4. May 2018
CAPE CANAVERAL, Florida – The first variant of SpaceX's Block 5 Falcon 9 rocket was rolled up the rampart of the Kennedy Space Center 39A launch complex in Preparing for a static fire test as part of the launch campaign for the Bangabandhu 1 mission.
SpaceX targets an eight-hour window (after NASASpaceFlight ) that opens at noon EDT (16: 00 GMT) May 4, 2018 to complete the static fire, which is expected to take 3.5 seconds , While the vehicle, without the payload and the fairing, was rolled horizontally from its integration hall, at 19 o'clock. EDT (23:00 GMT) On May 3, it was not raised vertically.
Static fire tests are performed to verify that all systems are functioning as intended. This includes both the ground support equipment and the rocket. Both stages of the Falcon 9 are refueled, as was the case with a normal countdown, resulting in a brief firing of the nine Merlin 1D engines at the base of the first stage.
The Bangabandhu-1 was launched on May 3. The mission was still aiming for the opening of a two-hour 25-minute start window, starting at 4 pm EDT (8:00 GMT), 7 May. However, media companies in Bangladesh, the country of origin of the company that will operate the geostationary communications satellite, have suggested that the launch date is due to " technical reasons " presumably on the satellite. This has not been confirmed by SpaceX, although the company usually only official launch date after the static fire test.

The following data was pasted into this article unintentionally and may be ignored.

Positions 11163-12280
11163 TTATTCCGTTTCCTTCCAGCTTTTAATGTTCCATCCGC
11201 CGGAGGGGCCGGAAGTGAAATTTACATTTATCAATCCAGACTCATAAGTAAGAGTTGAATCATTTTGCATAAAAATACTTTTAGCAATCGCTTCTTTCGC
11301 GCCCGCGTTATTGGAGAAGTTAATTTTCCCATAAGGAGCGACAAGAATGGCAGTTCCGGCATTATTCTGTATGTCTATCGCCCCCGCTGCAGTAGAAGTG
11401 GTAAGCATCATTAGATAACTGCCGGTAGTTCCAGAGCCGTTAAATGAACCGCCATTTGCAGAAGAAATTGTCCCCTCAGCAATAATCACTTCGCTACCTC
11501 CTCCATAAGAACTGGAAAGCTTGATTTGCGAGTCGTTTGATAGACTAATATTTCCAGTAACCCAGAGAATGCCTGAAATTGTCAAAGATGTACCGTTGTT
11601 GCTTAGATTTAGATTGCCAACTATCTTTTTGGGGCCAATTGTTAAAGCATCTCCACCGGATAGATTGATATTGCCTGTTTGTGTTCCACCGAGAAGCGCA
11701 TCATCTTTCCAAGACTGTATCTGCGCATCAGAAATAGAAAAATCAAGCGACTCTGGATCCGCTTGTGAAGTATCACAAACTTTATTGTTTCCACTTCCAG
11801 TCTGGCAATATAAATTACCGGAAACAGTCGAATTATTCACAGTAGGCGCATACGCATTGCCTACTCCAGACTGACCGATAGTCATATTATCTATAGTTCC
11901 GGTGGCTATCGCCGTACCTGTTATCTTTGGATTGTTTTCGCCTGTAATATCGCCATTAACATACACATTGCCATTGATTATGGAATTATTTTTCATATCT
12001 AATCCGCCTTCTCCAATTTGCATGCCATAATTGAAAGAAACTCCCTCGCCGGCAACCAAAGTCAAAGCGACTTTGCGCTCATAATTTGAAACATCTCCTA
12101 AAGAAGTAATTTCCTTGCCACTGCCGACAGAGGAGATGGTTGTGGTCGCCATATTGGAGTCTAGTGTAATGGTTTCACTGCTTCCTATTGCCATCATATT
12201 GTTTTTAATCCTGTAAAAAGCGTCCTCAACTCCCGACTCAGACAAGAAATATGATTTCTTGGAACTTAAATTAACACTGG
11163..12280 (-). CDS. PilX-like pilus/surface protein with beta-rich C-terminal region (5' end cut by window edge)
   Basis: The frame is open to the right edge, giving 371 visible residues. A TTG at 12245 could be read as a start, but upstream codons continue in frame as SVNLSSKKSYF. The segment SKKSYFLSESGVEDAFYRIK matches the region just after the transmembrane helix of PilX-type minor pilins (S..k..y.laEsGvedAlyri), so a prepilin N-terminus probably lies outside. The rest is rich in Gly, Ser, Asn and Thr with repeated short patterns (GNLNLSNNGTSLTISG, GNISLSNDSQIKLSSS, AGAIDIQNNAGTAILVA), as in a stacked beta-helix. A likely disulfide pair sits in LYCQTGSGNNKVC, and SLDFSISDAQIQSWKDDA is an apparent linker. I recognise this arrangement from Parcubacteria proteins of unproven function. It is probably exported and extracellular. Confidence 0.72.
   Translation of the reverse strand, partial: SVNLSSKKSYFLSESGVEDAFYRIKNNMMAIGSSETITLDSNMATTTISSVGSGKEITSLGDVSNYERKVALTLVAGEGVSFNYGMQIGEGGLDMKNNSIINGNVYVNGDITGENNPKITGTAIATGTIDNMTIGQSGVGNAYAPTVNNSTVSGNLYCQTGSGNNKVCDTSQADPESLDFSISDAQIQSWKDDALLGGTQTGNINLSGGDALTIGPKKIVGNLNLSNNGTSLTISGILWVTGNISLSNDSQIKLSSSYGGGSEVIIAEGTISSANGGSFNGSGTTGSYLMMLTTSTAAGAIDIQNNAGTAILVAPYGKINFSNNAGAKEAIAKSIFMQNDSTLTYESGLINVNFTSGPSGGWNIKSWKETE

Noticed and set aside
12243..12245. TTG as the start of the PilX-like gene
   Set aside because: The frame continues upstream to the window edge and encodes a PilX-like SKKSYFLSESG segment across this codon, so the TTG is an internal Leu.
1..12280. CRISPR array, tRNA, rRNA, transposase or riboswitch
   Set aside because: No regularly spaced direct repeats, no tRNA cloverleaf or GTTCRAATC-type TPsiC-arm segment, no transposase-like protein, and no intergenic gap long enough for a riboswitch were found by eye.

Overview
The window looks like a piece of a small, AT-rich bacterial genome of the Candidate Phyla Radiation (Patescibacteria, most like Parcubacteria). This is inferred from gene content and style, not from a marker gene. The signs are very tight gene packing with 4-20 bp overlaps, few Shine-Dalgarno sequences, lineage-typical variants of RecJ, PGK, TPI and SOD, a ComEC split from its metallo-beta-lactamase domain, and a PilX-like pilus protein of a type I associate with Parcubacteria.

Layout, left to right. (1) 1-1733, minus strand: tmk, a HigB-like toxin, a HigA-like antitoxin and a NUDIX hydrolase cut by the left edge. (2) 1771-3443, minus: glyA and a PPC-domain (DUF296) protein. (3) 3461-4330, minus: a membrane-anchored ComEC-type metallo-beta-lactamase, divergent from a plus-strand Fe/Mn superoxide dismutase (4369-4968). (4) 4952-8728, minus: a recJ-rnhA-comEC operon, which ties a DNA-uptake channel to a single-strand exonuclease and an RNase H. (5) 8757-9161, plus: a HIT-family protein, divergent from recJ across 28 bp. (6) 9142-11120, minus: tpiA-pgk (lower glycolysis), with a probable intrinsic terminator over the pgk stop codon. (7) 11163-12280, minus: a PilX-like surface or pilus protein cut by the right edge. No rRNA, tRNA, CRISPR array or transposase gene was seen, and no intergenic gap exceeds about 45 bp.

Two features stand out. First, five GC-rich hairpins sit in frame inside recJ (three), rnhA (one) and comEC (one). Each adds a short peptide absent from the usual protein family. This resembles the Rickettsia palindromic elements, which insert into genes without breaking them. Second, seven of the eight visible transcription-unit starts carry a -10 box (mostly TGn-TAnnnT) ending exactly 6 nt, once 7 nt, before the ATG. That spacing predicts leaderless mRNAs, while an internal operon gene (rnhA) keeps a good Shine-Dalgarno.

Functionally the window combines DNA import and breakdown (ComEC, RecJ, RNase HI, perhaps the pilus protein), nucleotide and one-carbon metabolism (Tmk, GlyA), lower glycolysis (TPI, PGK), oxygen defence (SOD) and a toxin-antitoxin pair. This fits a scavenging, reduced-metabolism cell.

Regardless of when the mission is to fly, it will mark the inaugural flight of a Block 5 Falcon 9. The launcher is said to have numerous enhancements including increased engine thrust, more thermal protection around the first stage engines , a first-stage thermal protection coating, redesigned carbon-cladding ships and many other enhancements to enable quick reusability.
The most visible change is the color of the landing legs and the intermediate stage. Instead of being painted white, they remain in their black, unpainted condition.
SpaceX said it is aiming to fly each block 5 first stages 10 times or more with only a few weeks passing between flights. Block 3 and Block 4 cores currently require several months of renovation and are reused only once.
Derek Richardson holds a degree in mass media, with a focus in contemporary journalism, from the University of Washburn in Topeka, Kansas. While at Washburn he was editor-in-chief of the student newspaper Washburn Review. He also has a blog about the International Space Station called Orbital Velocity. He met with members of the Space Flight Insider team during the flight of a United Launch Alliance Atlas V 551 with the satellite MUOS-4. Richardson joined our team shortly thereafter.
His passion for space caught fire as he watched Space Shuttle Discovery launch into space on October 29, 1998. Today, this excitement has accelerated towards orbit and shows no sign of slowing down. After trying his hand at math and engineering classes at college, he soon realized that his true vocation was to communicate with others through space. Since joining SpaceFlight Insider in 2015, Richardson has worked to improve the quality of our content and eventually became our editor-in-chief. @TheSpaceWriter